Wellness Tips

Promoting Sexual Wellness Through Celibacy: Tips and Advice

When the only sex you have is solo, how do you keep your sexual health in tip-top shape?

Are you ignoring or forgetting about your sexual health? Many of us are guilty of neglecting ourselves, especially when we’re sexually inactive. Here’s how maintaining your sexual health may look for you.

How do you manage your sexual health when you’re celibate?

“Sexual health care can be incorporated into all health care when we think of sexual wellness as key to overall wellness. With that, it’s important to meet all of the needs of your body, including physical, emotional, mental and spiritual,” said Sophia Murphy, M.D., D.B.H., director of wellness at T.B.D. Health in Phoenix.

“This could include mindfulness activities to be present and attuned to your body, increased relaxation practice, or increased physical activity; whatever helps you be connected to your body and all it can do,” Murphy said.

Listening to our internal cues is also important to ensure we sleep well, stay hydrated and eat well,” Murphy reminded. It’s easy to get caught up in the hustle and bustle of daily life. Pay attention to how you’re feeling and check in with your body.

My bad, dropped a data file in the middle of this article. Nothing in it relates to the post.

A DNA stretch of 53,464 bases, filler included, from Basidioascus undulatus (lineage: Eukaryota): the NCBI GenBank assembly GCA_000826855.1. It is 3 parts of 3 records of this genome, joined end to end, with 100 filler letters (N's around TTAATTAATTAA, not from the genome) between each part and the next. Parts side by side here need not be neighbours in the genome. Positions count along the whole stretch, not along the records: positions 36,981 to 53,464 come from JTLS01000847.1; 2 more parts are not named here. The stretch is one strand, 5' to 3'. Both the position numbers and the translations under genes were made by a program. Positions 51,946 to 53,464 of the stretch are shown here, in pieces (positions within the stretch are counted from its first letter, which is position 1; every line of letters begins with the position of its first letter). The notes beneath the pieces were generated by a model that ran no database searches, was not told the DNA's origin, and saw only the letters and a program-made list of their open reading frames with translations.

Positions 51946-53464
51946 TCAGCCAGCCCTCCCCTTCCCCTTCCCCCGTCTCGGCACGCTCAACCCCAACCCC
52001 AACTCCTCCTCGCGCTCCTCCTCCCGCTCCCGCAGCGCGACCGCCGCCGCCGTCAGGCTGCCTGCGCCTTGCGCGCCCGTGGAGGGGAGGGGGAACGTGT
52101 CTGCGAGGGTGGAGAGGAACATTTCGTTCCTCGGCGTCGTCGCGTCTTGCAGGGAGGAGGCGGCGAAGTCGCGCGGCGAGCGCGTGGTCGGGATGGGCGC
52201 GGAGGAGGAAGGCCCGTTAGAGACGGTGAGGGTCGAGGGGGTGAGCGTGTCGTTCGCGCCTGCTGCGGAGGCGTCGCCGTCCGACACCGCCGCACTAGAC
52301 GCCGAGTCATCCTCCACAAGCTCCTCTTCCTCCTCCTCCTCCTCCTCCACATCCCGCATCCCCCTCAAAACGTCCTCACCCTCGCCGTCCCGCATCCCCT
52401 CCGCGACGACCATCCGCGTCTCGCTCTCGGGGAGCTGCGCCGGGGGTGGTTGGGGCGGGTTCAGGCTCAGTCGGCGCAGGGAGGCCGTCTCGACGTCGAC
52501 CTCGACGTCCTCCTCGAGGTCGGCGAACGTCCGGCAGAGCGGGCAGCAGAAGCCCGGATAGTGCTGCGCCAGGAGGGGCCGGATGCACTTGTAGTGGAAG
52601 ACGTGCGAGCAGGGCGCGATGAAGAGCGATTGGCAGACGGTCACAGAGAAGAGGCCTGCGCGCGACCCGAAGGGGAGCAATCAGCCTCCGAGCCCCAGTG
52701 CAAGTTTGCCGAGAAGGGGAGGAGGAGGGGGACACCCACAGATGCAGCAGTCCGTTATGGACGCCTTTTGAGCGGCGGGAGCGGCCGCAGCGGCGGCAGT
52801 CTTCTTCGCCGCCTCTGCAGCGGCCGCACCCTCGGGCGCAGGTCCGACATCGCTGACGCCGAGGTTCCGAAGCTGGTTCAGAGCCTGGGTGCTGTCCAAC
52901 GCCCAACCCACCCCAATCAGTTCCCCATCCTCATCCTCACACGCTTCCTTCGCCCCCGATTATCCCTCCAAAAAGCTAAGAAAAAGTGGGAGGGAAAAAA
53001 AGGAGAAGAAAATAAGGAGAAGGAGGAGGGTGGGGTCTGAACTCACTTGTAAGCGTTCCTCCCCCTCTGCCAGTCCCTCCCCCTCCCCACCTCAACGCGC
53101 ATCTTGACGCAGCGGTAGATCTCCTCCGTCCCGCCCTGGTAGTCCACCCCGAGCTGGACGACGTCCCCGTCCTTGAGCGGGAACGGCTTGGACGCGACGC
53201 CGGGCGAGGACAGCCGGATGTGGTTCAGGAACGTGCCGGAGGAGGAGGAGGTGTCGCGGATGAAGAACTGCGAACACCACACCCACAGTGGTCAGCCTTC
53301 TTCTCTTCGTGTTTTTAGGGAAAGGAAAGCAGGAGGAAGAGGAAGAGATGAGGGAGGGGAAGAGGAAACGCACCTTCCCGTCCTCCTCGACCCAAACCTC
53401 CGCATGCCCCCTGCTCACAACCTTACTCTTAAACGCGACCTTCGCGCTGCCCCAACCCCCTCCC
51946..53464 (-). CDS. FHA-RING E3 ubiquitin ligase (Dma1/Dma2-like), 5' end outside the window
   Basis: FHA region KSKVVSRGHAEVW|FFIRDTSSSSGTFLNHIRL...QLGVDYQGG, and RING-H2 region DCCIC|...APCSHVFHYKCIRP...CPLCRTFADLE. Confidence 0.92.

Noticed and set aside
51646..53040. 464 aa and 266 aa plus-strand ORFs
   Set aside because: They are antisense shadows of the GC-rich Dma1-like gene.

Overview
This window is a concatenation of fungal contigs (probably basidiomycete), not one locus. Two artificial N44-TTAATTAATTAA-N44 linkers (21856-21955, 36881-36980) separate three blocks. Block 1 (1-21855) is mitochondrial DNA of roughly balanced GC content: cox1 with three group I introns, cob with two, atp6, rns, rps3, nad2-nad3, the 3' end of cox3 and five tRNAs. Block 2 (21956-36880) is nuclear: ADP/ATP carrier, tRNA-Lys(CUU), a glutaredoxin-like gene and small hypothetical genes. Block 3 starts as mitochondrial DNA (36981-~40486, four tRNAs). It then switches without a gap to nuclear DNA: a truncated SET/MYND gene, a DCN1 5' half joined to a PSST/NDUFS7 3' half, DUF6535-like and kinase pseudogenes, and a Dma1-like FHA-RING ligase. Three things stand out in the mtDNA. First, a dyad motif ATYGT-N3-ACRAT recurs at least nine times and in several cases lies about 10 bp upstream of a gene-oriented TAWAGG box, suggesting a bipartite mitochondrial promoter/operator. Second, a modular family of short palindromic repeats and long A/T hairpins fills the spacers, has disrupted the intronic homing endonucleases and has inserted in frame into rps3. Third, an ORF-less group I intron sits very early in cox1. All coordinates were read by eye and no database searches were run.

What could a sexual health care routine look like?

As Lindsay Wynn, CEO and founder of Momotaro in Brooklyn, New York, puts it, there’s no singular way to manage sexual self-care, whether you are sexually active or not.

But, for anyone taking a break from the dating scene or hooking up, sexual health care routines aren’t avoidable.

Getting to know your body

Kristen Tribby, global marketing manager at sex toy maker Fun Factory, based in Los Angeles, says that just because you aren’t having sex with another person doesn’t mean you aren’t a sexual being. Masturbation is an excellent form of sexual expression.

Masturbation can help you sleep better, lower your anxiety and improve your mood. Consider self-touch as a discovery without pleasure in mind, Wynn encouraged.

Take a look at your vulva and know how a healthy vagina feels. Internal vaginal massage can bring blood flow to the area and help keep vaginal atrophy at bay.